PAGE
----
JONES v. The STATE.
D'Morrio Jones appeals from the dismissal of his motion to withdraw his guilty plea of voluntary manslaughter and possession of a firearm during the commission of a crime. Jones contends that he was entitled to withdraw his guilty plea as a matter of right because his sentence was void, as the trial court sentenced him to the lesser included offense of voluntary manslaughter, and his possession charge was predicated on a murder charge. We disagree.
On February 7, 2006, Jones was charged with malice murder and possession of a gun during the commission of a crime after he shot and killed his wife. Jones claimed that he and the victim were arguing over the gun when she was shot. He entered a negotiated plea of guilty to the lesser included offense of voluntary manslaughter and possession of firearm during the commission of a crime. The possession count charged that Jones “did unlawfully have a firearm within arm ['s] reach of his person, during the commission of a felony, to wit: Murder.” He was sentenced to twenty years on the voluntary manslaughter charge and five years on the possession charge, to be served consecutively.
On February 19, 2010, Jones filed a motion to withdraw his guilty plea, contending that his possession conviction was illegal and void because he was “acquitted” of the murder charge, the basis of his possession conviction. The trial court denied the motion, finding that it was without jurisdiction because the motion was filed “after the term of court in which the judgment of conviction was rendered.” As a rule, “[a] defendant ․ has an absolute right to withdraw his plea before sentence is pronounced.” Kaiser v. State, 285 Ga.App. 63, 65(1) (646 S.E.2d 84) (2007). See OCGA § 17-7-93(b). Since a void sentence is the same as no sentence at all, the defendant stands in the position of having pled guilty and not having been sentenced, and so may withdraw his guilty plea as of right before re-sentencing, even following the expiration of the term of court in which the void sentence was pronounced. Kaiser, 285 Ga.App. at 65-66(1). If Jones's sentence was void, therefore, his motion was timely and he had a right to withdraw his guilty plea.
A sentence is void if the court imposes punishment that the law does not allow. A judgment of conviction and a sentence imposed on that conviction are void if the offense is included as a matter of law or fact in another crime for which the defendant was convicted and sentenced. That is not the situation presented by the case at bar since possession of a firearm during the commission of a felony does not merge into a conviction for [voluntary manslaughter]․ Since the sentences imposed by the trial court are punishment the law allows, the sentences are not void.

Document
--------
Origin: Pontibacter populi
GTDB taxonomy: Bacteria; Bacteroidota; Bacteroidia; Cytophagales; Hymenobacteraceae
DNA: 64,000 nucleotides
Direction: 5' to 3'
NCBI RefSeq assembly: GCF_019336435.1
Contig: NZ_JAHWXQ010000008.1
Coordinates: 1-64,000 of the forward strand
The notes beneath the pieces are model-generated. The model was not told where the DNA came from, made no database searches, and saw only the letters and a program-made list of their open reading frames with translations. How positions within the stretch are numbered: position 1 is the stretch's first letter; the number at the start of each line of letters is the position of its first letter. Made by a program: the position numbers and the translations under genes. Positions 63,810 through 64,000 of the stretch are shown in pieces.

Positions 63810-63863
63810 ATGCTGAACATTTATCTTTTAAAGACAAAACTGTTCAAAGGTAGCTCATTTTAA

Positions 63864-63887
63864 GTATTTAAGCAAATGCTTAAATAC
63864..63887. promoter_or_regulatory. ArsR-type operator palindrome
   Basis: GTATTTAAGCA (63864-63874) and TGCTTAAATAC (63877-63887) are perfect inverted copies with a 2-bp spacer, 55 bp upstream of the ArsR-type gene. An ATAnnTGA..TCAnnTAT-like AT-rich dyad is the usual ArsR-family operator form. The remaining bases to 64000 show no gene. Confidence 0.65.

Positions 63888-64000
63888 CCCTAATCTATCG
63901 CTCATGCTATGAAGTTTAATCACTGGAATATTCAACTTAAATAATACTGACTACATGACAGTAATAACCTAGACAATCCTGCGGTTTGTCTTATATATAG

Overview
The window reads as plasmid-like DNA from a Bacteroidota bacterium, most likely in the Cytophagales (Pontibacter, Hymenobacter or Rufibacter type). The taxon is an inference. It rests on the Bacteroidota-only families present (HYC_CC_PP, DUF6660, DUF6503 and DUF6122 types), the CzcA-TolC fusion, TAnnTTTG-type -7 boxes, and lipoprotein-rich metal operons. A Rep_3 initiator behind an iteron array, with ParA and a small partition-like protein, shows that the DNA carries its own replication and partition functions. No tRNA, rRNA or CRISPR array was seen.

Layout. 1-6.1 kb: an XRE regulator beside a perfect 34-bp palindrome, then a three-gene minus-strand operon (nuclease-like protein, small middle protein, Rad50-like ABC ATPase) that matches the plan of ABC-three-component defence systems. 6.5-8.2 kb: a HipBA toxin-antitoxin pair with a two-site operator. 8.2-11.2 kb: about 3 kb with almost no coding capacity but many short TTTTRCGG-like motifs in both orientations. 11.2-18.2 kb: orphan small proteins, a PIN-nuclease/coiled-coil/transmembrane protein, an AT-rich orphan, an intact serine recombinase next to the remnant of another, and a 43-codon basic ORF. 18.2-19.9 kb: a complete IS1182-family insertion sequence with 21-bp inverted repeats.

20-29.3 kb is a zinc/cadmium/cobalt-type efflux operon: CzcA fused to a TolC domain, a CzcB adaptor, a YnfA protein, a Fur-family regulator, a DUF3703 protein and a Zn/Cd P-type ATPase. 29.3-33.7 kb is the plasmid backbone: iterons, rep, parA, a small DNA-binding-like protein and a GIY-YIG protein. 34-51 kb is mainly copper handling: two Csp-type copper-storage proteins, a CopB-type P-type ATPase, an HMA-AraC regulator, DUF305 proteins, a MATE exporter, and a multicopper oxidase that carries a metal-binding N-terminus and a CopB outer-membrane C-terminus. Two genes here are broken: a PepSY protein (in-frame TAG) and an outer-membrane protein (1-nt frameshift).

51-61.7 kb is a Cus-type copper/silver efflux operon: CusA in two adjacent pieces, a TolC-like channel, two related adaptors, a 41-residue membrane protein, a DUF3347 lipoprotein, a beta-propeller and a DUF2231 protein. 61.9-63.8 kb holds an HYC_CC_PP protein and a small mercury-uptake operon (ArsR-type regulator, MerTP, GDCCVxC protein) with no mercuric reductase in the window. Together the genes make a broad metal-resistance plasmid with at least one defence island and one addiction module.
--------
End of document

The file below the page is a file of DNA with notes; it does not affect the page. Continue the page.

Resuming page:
Although Jones argues that our decision in Prather v. State, 259 Ga.App. 441(1) (576 S.E.2d 904) (2003), mandates a different result, in Prather we found mutually exclusive the guilty verdict for possession of a firearm during the commission of murder and the guilty verdict for the lesser included offense of voluntary manslaughter because the trial court's jury instructions authorized the jury to convict on the possession charge only if the gun was possessed during the commission of murder as specified in the indictment.
We noted, however, that given the facts in Prather, we were not required to specifically address “the issue of whether a defendant charged with possession of a firearm during the commission of a specific felony could be found guilty of possession of a firearm when he was convicted of a lesser included felony.” Id. at 443(1). We concluded that, because the jury instruction did not identify voluntary manslaughter as a felony, the conviction of possession of a firearm during the commission of a felony must be reversed. Id.
So too here, we need not reach the broader issue of whether a defendant charged with possession of a firearm during the commission of a specific felony could be found guilty of possession of a firearm when he is convicted of a lesser-included felony, because Jones's sentence for possession was based on a negotiated plea of guilty to the lesser included offense of voluntary manslaughter. He also plead guilty to the possession charge. He was fully apprised that the voluntary manslaughter charge he was pleading to was a felony, and that his possession of a firearm conviction was based on the voluntary manslaughter plea.
Thus, as Jones' sentence was not void, and he did not move to withdraw his plea until February 19, 2010, which was well beyond the term of court in which he was sentenced-November 27, 2006-the trial court did not err in dismissing his motion for lack of jurisdiction. See OCGA § 15-6-3(14)(E) (Troup County Superior Court terms commence in February, May, August, and November). “[I]t is well settled that a trial court does not have jurisdiction to entertain a motion to withdraw a guilty plea filed after the term of court in which the defendant was sentenced under the plea.” Smith v. State, 283 Ga. 376 (659 S.E.2d 380) (2008). At this point, the proper recourse is through habeas corpus proceedings. Id. at 376, n .1.
BARNES, Presiding Judge.
BLACKWELL and DILLARD, JJ., concur.